Dante's Inferno by Dante Alighieri, The Divine Comedy
Dante's Inferno by Dante Alighieri
The Divine Comedy

Cantos
I
II III IV V VI VII VIII IX X XI XII XIII XIV XV XVI XVII
XVIII XIX XX XXI XXII XXIII XXIV XXV XXVI XXVII
XXVIII XXIX XXX XXXI XXXII XXXIII XXXIV

Canto II

The light was departing. The brown air drew down.
Releasing the animals that are on earth
From their fatigues; and I one man alone

Made myself ready to sustain the war,
Both of the way and likewise of the woe,
Which memory that errors will not retrace.

Oh Muses, Oh high genius, now be my aid!
O memory, that you did write down what I saw,
Here your nobility will be displayed!

And I began: "Poet, you who must guide me,
Regard my manhood, if it be sufficient,
Ere to the arduous pass you do confide me.

You say, that of Silvius the parent,
While yet corruptible, unto the world
Immortal went, and was there bodily.

But if the adversary of all evil
Was courteous, thinking of the high effect
That issue would from him, and who, and what,

To men of intellect it seems not unmeet ;
For he was of great Rome, and of her empire
In the empyreal heaven as father chosen;

The which and what, wishing to speak the truth,
Were established as the holy place, wherein
Sits the successor of the greatest Peter.

Upon this journey, when you give him vaunt,
Things he head, which the occasion were
Both of his victory and the papal mantle.

Thither went afterwards the Chosen Vessel,
To bring back comfort from that Faith,
Which of salvation's way is the beginning.

But I, why thither come, or who concedes it?
I am not Aeneas , I am not Paul,
Not I, not others, think me worthy of it.

Therefore, if I resign myself to come,
I fear the coming may be ill-advised;
You are wise, and know better than I speak."

And as he is, who unwills what he willed,
And by new thoughts does his intention change,
So that from his design he quite withdraws,

Such I became, upon that dark hillside,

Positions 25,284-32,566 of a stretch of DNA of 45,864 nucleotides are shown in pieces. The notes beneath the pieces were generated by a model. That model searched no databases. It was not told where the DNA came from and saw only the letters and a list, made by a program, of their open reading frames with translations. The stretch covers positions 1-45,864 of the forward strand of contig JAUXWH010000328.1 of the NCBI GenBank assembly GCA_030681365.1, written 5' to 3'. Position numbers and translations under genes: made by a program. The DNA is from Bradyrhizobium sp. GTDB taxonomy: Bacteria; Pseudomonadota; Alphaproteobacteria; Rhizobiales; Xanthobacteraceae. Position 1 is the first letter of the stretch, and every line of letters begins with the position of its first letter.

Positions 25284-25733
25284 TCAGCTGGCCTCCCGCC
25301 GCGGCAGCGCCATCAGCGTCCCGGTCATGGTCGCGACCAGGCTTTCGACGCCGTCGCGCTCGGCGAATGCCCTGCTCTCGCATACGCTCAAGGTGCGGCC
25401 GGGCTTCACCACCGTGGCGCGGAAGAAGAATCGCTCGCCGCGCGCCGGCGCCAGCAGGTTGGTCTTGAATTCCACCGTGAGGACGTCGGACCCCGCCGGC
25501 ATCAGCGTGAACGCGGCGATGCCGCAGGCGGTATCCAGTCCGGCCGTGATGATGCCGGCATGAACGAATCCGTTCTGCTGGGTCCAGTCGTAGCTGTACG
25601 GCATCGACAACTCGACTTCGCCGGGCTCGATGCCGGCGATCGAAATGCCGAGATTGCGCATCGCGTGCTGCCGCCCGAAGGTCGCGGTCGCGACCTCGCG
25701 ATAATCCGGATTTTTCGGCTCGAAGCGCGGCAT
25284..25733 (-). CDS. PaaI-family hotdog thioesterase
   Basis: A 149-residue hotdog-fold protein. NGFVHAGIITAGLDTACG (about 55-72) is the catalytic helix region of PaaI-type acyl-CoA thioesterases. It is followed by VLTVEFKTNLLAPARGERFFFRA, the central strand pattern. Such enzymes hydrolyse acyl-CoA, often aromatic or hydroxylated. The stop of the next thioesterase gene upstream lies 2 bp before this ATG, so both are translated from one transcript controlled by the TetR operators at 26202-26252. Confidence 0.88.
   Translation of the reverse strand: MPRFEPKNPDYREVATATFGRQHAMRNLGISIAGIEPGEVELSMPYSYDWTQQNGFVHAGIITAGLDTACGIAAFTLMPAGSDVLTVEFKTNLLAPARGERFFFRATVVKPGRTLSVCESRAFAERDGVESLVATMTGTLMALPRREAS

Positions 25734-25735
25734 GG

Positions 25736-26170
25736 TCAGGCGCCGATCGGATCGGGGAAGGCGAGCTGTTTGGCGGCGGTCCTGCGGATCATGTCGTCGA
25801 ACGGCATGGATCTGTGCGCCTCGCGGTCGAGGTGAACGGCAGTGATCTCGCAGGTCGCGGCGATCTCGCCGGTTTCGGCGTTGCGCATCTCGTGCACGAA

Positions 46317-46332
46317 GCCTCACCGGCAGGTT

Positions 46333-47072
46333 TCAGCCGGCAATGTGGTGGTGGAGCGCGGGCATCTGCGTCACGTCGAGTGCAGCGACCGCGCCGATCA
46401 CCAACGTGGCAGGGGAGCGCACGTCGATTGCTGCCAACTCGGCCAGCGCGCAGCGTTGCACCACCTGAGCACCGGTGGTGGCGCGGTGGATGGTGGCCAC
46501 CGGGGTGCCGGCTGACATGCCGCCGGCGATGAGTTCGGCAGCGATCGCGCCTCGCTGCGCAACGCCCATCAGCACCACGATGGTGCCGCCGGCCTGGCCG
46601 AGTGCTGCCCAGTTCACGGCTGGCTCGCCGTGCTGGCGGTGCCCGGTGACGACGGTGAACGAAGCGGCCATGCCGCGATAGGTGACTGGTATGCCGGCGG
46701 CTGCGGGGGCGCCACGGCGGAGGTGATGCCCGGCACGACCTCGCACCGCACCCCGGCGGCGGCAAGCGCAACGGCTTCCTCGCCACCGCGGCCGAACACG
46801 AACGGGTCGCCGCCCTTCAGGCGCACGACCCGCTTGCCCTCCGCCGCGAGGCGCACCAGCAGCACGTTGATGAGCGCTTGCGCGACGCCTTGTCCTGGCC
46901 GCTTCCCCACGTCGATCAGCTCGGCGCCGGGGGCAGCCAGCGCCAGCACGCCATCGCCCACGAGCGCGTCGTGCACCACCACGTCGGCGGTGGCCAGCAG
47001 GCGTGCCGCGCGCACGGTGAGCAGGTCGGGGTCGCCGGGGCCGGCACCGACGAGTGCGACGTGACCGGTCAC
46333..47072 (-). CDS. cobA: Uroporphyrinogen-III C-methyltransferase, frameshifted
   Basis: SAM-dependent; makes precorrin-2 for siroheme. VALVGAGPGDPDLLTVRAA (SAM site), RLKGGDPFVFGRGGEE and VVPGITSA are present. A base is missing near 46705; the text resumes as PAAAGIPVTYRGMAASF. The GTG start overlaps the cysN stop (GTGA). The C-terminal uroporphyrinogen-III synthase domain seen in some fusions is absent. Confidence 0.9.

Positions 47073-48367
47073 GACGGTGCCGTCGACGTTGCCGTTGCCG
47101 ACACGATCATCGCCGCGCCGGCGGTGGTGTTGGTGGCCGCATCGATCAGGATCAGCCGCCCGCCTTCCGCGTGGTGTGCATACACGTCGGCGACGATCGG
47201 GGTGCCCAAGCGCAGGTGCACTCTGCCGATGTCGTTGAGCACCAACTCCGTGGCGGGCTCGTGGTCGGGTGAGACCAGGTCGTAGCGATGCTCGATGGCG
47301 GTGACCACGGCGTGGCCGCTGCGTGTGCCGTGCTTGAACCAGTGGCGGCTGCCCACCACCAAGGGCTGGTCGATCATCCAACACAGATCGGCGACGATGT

Because, in thinking, I consumed the emprise,
Which was so very prompt in the beginning.

"If I have understood your language well,"
Replied that shade of the Magnanimous,
"Your soul is attainted with cowardice,

Which many times a man encumbers so,
It turns him back from honoured enterprise,
As false sight does a beast, when he is shy.

That you may free yourself from this apprehension,
I'll tell you why I came, and what I heard
At the first moment when I grieved for you.

Among those was I who are in suspense,
And a fair, saintly Lady called to me
In such wise, I asked her to command me.

Her eyes where shining brighter than the Star;
And she began to say, gentle and low,
With voice angelical, in her own language:

'Oh spirit courteous of Mantua,
Of whom the fame still in the world endures,
And will endure, long-lasting as the world;

A friend of mine, and not the friend of fortune,
Upon the desert slope is so impeded
Upon his way, that he has turned through terror,

And may, I fear, already be so lost,
That I too late have risen to his succour,
From that which I have heard of him in Heaven.

Bestir thee now, and with your speech ornate,
And with what needful is for his release,
Assist him so, that I may be consoled.

Beatrice am I, who do bid you go;
I come from there, where I would fain return;
Love moved me, which compell me to speak and show.